Many of today’s electronic security systems are designed to operate on a communications/computer network. SDM NetWorkings can help you understand both the intricacies of communication networks, as well as how security systems fit into the networked world. It features excerpts from the “Technician’s Guide to Networking for Security Systems,” a book written by SDM’s contributing technology editor, David Engebretson. (See end of article for ordering information.)

Many installations call for the inclusion or integration of access control communications and other monitoring and control functions, along with video and alarm monitoring. As the connection of access control equipment to Ethernet networks mirrors, in many ways, the technologies used to connect serial-based industrial processing and control systems, the following information is generally applicable to both types of installations.

How Do These Technologies Communicate?

Remote access control panels and industrial monitoring modules communicate with their controlling head-end computers through serial data protocols such as RS-422 and RS-485. These interfacing standards were established by the Electronic Industry Association, and were developed to provide communications between devices for machine-to-machine communications.

RS-422 and RS-485

These data protocols transmit using asynchronous data communications, meaning that the data is sent one bit at a time, as shown in the diagram.

The two most commonly used serial protocols are RS-422 and RS-485. In both types of networks, transceiver modules are typically connected using single twisted copper pairs, and a separate signal ground conductor. Both RS-422 and 485 provide communications out to 4,000 ft. between devices, without the use of repeaters, which can extend that distance. This distance or the quantity of devices may vary depending on the equipment manufacturer.

RS-422 is typically used for point-to-point connections, while RS-485 offers the ability to connect up to 32 communication modules on a single network. Communications modules are addressed typically using a “Com 1, 2, 3…” scheme.

At the controlling computer, the RS-422 or 485 cabling is connected to a hardwired serial port, also called a Com Port, on the desktop or laptop PC. This connection requires some form of interface to the PC, to convert the RS-422 or RS-485 to RS-232 (i.e., the COM port on the PC), or directly into the PC via a specialized interface card. In the case of an access control system, the system management software will provide a selection for which Com Port is to be used to communicate over the RS-422/485 network.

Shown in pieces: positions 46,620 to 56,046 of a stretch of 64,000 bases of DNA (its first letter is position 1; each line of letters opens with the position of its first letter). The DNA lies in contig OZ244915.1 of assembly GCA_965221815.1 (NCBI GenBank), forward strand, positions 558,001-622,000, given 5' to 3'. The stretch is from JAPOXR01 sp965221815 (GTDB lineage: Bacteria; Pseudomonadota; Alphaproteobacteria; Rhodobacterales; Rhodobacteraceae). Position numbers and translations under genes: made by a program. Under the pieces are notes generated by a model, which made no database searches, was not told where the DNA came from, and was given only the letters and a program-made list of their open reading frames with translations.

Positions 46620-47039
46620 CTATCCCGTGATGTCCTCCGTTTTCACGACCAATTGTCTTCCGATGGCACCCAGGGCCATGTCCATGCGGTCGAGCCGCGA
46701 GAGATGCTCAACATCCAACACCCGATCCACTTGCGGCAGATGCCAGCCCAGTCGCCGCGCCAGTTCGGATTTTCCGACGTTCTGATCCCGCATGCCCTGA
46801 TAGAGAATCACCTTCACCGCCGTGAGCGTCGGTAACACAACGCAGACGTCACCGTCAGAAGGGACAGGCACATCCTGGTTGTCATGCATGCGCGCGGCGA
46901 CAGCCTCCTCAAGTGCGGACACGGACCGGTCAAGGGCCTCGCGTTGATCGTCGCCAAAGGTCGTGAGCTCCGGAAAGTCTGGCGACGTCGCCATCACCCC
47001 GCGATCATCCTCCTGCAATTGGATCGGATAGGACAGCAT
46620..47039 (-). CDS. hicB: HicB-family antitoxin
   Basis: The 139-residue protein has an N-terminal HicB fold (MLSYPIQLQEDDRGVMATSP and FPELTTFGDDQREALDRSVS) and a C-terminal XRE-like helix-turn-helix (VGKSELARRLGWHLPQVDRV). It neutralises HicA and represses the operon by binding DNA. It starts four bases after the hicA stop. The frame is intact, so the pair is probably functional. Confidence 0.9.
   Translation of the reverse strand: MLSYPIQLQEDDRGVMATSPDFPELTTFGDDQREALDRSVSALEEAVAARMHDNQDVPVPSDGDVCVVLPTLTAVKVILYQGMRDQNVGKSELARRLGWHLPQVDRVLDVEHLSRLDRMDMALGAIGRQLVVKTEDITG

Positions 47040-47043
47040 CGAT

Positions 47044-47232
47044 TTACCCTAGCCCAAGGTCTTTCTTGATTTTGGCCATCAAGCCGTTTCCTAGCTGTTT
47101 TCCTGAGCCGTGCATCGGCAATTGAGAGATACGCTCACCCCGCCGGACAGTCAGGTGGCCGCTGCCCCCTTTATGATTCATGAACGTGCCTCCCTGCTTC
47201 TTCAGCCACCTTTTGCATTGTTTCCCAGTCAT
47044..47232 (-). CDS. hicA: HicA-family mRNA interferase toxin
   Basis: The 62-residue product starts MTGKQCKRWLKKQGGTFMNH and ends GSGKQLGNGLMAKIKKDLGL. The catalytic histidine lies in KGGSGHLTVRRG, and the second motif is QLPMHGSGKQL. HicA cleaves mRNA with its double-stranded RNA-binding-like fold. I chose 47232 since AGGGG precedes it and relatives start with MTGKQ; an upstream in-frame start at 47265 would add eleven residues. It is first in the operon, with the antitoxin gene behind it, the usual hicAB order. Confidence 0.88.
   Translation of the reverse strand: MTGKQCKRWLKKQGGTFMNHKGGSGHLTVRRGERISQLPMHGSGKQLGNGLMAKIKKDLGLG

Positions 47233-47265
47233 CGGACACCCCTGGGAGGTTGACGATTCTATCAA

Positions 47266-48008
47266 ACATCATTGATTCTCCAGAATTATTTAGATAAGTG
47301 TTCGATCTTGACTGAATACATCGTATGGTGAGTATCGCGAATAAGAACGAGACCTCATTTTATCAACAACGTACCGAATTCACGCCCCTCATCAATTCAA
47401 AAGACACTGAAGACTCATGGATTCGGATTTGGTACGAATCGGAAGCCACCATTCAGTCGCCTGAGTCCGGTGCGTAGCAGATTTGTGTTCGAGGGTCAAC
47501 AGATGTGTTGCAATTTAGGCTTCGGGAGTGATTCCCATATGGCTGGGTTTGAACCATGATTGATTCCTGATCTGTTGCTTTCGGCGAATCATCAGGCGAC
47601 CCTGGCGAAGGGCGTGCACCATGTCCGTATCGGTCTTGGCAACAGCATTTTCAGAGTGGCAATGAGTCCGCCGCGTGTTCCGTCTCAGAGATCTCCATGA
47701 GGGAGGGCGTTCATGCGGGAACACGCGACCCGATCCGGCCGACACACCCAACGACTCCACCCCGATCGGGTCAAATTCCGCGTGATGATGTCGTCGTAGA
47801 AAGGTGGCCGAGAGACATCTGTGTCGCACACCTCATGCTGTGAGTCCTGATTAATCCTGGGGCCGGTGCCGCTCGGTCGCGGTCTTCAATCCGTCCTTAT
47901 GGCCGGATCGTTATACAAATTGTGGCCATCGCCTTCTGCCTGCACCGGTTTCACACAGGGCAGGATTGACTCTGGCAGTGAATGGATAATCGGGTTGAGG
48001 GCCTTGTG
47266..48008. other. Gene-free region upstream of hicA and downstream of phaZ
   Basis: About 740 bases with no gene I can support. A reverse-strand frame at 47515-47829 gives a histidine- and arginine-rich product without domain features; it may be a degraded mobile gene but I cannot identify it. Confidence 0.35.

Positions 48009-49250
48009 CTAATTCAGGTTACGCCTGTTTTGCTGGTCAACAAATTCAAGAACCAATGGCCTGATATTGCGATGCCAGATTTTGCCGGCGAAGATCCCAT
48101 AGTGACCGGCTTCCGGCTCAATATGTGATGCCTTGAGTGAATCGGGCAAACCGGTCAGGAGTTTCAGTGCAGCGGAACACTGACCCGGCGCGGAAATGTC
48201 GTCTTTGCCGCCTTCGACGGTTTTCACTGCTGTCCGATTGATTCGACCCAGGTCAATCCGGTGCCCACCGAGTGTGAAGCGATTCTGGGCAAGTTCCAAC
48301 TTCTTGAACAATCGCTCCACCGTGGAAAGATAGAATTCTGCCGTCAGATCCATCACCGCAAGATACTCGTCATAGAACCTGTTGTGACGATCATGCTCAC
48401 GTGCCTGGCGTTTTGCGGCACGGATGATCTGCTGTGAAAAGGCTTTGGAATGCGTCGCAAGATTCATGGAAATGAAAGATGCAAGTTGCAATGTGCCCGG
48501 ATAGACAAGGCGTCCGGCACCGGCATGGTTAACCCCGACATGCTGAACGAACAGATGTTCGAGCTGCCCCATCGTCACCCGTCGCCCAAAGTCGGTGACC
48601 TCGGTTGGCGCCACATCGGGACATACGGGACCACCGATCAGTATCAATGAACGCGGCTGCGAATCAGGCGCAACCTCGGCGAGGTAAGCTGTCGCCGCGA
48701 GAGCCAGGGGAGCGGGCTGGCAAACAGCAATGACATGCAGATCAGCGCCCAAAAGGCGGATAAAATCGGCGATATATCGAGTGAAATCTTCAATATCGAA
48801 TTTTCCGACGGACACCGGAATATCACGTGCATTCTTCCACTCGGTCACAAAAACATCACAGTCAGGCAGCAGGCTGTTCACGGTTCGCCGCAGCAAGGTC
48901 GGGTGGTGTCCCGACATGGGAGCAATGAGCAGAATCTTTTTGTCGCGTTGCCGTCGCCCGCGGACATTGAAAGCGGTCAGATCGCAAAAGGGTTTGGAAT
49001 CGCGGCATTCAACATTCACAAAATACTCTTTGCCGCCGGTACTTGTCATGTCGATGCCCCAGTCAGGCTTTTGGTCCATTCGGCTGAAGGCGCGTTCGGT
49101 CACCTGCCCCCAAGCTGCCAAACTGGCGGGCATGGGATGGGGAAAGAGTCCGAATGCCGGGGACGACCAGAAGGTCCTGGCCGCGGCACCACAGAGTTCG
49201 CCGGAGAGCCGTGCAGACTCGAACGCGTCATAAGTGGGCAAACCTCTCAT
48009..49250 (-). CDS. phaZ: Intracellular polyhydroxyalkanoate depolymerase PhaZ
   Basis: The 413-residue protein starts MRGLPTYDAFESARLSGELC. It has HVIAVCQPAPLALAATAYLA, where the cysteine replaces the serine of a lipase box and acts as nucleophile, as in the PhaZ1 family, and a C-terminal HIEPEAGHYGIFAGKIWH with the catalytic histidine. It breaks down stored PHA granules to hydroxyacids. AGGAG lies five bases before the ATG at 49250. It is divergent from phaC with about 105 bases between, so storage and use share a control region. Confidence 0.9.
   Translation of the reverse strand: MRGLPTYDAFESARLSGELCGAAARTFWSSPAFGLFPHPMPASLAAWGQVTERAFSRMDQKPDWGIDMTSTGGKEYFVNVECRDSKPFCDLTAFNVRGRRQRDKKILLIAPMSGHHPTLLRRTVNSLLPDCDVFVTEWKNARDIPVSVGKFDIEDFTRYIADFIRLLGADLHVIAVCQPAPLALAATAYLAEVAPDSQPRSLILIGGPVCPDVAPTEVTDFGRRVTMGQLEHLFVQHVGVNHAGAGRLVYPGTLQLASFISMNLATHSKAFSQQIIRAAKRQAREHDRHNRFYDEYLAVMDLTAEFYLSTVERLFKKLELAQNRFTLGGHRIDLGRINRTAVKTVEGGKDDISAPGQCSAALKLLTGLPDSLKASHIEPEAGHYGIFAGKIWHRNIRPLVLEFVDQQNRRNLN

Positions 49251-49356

Why Change to Ethernet?

While these protocols are useful for relatively short distances, there are two reasons that it’s beneficial to convert these protocols into Ethernet data. The first is the distance issue, as the conversion to Ethernet will allow devices to communicate over the WAN or Internet, allowing connections to devices across town or around the world. The other reason is that converting RS-422/485 signals into Ethernet provides the ability to control remote devices with standard PCs connected to the network, without separate connections for the RS-type communications. This allows the existing cabling to be used, leveraging network investments.

Ethernet Converters/ Serial Servers

To enable Ethernet communications with one or a network of RS-422/485 devices, a serial server is installed, which connects to the LAN/Internet and to the serial communications bus. Serial servers typically are available with 1, 2, 4, 8 or 16 serial ports. With the proper connections and IP address programming, the serial server becomes a node on the network, and can be remotely accessed to download data, interrogate, or change the programming of the connected RS-422/485 device(s). If multiple devices are connected to the serial server, they are accessible using their “Com 1, 2, 3…” types of individual serial addresses, once the serial server has been reached by the controlling computer. Serial server devices are also available for the RS-232 protocol.

Head-end Communications

At the head-end computer, Virtual Com Port software is installed, which associates a COM port connection with the specific IP address of the virtual server connected to the RS-422/485 network. The Virtual Com Port program converts serial commands and communications into Ethernet packets, which are transmitted over the LAN/Internet and processed by the remote virtual server, providing communications to the devices connected to the RS-422/485 network.

Serial Tunneling

A second connection option provides the ability to establish constant two-way communication between one RS-422/485 device (or network or devices) and another, with or without the inclusion of a PC or intelligent device. In a manner similar to establishing an Ethernet bridge, serial tunneling is accomplished using two serial servers that are programmed to constantly communicate with each other. Also called a Nailed Down configuration, this arrangement makes the Ethernet and cabling transparent to the serial communications flowing from one serial server to the other.

This type of connection can be utilized to connect a remote RS-422/485 network to a monitoring computer, using a hardwire serial port on the computer.